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Small Business Saturday is November 27th. Are you ready?

Small Business Saturday®, the Saturday after Thanksgiving when holiday shoppers turn their attention away from national retailers to the nation’s small businesses, was established just over a decade ago. More notably, 70% of American consumers are now familiar with the day and 95% of them say it motivates them to shop locally more often, year-round. Taking part in the single biggest shopping day of the year for small businesses can pay big dividends, but it takes planning and forethought. Here are some tips to prepare you for a successful Small Business Saturday.

1. Identify your goals.

Obviously, you want your investment in Small Business Saturday to increase revenue, but is that your only goal? Perhaps you would also like to use the occasion to introduce a new product or service. Some businesses might want to focus on upselling current customers. Others might wish to expand their customer base by targeting a new demographic or introducing programs that encourage repeat business. Once you’ve defined your goals, you’ll be in a better position to plan your next steps.

2. Develop a strategy.

Do you want to organize your own Small Business Saturday events or piggyback on those already planned in your community? Is your focus on a brick-and-mortar business, an online store or some combination of the two? Is this a one-day event or part of a larger business strategy? There are no right or wrong answers to these questions. Your responses should lead you to the approach that makes the most sense for your business and marketing budget.

3. Determine how you’ll measure success.

Small Business Saturday is an annual event. That’s why tracking your results is critical. By tracking your results against your investments, you can learn lessons you can apply next year or at other promotional events. It could be as simple as tracking individual product sales or online engagement. If online sales are important, you might consider your online shopping cart abandonment rate. While the pandemic continues, you may be more interested in tracking average sale size rather than measuring in-store foot traffic.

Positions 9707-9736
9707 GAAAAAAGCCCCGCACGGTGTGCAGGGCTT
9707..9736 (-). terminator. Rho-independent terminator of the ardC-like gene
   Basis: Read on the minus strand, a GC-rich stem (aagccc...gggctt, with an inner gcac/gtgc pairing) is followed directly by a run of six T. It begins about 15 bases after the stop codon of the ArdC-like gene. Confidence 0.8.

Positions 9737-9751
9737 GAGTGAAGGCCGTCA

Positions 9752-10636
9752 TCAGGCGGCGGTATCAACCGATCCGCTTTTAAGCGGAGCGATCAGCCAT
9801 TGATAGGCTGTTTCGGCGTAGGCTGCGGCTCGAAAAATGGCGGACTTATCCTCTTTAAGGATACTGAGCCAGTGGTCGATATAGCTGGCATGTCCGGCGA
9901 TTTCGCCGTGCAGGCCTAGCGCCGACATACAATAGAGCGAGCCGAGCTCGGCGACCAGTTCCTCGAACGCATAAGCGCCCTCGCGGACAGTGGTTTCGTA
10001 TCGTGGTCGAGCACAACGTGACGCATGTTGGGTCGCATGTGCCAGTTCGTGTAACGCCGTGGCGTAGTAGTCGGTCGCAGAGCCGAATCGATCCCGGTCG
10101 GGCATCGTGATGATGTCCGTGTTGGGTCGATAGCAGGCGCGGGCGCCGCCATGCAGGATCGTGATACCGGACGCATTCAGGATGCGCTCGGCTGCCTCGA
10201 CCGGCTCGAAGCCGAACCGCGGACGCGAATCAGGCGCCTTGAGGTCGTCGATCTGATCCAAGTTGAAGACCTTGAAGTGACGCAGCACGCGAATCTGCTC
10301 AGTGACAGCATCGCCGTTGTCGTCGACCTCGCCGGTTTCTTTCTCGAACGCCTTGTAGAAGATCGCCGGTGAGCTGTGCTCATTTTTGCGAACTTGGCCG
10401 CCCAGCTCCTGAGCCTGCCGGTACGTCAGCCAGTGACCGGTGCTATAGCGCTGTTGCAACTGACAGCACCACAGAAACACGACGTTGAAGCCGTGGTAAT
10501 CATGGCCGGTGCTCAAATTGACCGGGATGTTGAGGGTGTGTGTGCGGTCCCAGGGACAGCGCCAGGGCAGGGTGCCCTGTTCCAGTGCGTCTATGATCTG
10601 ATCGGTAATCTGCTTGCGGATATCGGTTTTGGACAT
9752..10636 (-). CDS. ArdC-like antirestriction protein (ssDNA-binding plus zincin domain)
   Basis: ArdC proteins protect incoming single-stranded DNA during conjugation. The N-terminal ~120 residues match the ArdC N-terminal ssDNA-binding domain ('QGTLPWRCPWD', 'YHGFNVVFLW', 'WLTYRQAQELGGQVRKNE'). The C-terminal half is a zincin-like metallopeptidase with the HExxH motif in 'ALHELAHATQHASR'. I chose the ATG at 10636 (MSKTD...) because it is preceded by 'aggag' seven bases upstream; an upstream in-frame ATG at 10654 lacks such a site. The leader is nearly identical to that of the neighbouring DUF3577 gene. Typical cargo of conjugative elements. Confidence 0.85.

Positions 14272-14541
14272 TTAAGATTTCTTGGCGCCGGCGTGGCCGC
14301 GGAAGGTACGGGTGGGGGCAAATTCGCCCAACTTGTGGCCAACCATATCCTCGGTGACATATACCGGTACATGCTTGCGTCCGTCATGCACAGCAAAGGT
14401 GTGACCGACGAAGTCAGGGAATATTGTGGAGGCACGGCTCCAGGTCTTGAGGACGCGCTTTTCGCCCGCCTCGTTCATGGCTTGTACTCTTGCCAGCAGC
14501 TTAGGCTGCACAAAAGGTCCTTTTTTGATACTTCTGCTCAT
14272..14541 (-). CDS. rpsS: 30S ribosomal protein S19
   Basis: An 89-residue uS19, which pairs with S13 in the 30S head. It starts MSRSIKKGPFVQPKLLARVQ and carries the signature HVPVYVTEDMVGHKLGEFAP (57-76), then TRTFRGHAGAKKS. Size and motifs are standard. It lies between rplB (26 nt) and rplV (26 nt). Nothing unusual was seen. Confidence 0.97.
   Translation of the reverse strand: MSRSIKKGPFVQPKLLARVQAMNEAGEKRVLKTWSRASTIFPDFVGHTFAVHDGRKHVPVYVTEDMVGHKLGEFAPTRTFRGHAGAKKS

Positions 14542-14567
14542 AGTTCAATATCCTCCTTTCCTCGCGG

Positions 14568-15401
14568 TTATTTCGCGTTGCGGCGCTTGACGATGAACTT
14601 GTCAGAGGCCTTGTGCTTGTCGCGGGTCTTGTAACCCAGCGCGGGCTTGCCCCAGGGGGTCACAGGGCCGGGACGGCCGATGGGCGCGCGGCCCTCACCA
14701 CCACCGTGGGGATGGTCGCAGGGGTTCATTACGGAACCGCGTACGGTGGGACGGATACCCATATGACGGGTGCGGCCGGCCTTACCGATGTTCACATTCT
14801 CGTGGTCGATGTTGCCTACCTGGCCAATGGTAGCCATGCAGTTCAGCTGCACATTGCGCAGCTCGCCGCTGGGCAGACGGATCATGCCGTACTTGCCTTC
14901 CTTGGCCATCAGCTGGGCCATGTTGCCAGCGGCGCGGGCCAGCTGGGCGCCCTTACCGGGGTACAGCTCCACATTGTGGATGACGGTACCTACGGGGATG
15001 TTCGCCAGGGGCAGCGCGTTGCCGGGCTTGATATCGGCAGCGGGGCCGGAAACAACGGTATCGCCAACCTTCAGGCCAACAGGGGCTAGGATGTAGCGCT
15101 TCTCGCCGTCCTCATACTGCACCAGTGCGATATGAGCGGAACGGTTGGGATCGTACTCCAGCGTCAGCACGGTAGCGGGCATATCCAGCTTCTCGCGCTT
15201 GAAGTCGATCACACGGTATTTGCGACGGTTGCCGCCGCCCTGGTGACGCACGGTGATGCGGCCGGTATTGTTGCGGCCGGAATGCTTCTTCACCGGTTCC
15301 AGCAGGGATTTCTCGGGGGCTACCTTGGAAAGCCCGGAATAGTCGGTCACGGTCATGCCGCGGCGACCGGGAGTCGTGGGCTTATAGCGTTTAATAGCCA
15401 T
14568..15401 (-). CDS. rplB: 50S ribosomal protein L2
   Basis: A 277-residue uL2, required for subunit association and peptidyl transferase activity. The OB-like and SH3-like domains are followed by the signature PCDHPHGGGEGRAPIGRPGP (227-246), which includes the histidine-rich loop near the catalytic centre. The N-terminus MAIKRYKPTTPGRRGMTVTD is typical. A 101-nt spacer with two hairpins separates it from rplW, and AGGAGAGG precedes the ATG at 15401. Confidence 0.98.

4. Plan your marketing.

Your marketing and promotional dollars are finite, so look for opportunities to stretch them. By coordinating with neighboring businesses, chambers of commerce or other associations, you may be able to organize larger events and cross-sell through, or with, them. For example, shopping passports that can be stamped by individual retailers can help incentivize shoppers to try new venues and take advantage of special offers when they are in your area. Even if you choose not to collaborate, businesses can brainstorm ideas, avoid duplication and compare results ─ all of which can prove helpful.

Social media is an inexpensive way to spread your messages. Use both your own pages as well as community and small business pages on Facebook and other sites. If you’re hoping to attract new customers, you might consider retaining a local social media influencer who can post about your products, building your online audience and enhancing your reputation in the community. Personalized emails and digital ads can offer exclusive discounts or “after hours” shopping opportunities. Promoting these discounts via email and social media will likely increase enhance traffic to your website. Given this potential bump, it will pay dividends to update your online presence. That could mean adding new features to your site or updating your listings on Yelp, Google Business and other sites customers may visit.

You also have the ability to market to customers while they are already out shopping. Geofencing (location-based digital ads) allows you to send messages to smartphone users already shopping in your geographic area on that day. The key to any of these marketing activities is to choose the ones that drive customers your way and support your goals.

5. Prepare your retail location.

When November 27 arrives, you’ll want your inventory fully stocked, your payment systems working efficiently and your staff fully versed on your products and specials. You might kick off the holiday season by offering gift wrapping, extended hours or online specials, all of which you can promote in-store and online. To build enthusiasm, you might also consider live-streaming an in-store event either before or on Small Business Saturday on Facebook, Instagram or YouTube. A livestream event allows you to go behind the scenes to demonstrate your design or manufacturing process, explain your product sourcing or introduce customers to a local expert ─ or whatever else might spark interest in your business. You’re limited only by your budget and your imagination.

Final Thoughts

With the ongoing pandemic, many consumers are more open to shopping locally. Small Business Saturday provides a ready-made opportunity for you and with proper planning, you can leverage this special shopping day to promote your business, gain new fans and reward returning customers. Equally as important, you can establish your place in the community, laying a foundation that can pay off year-round.

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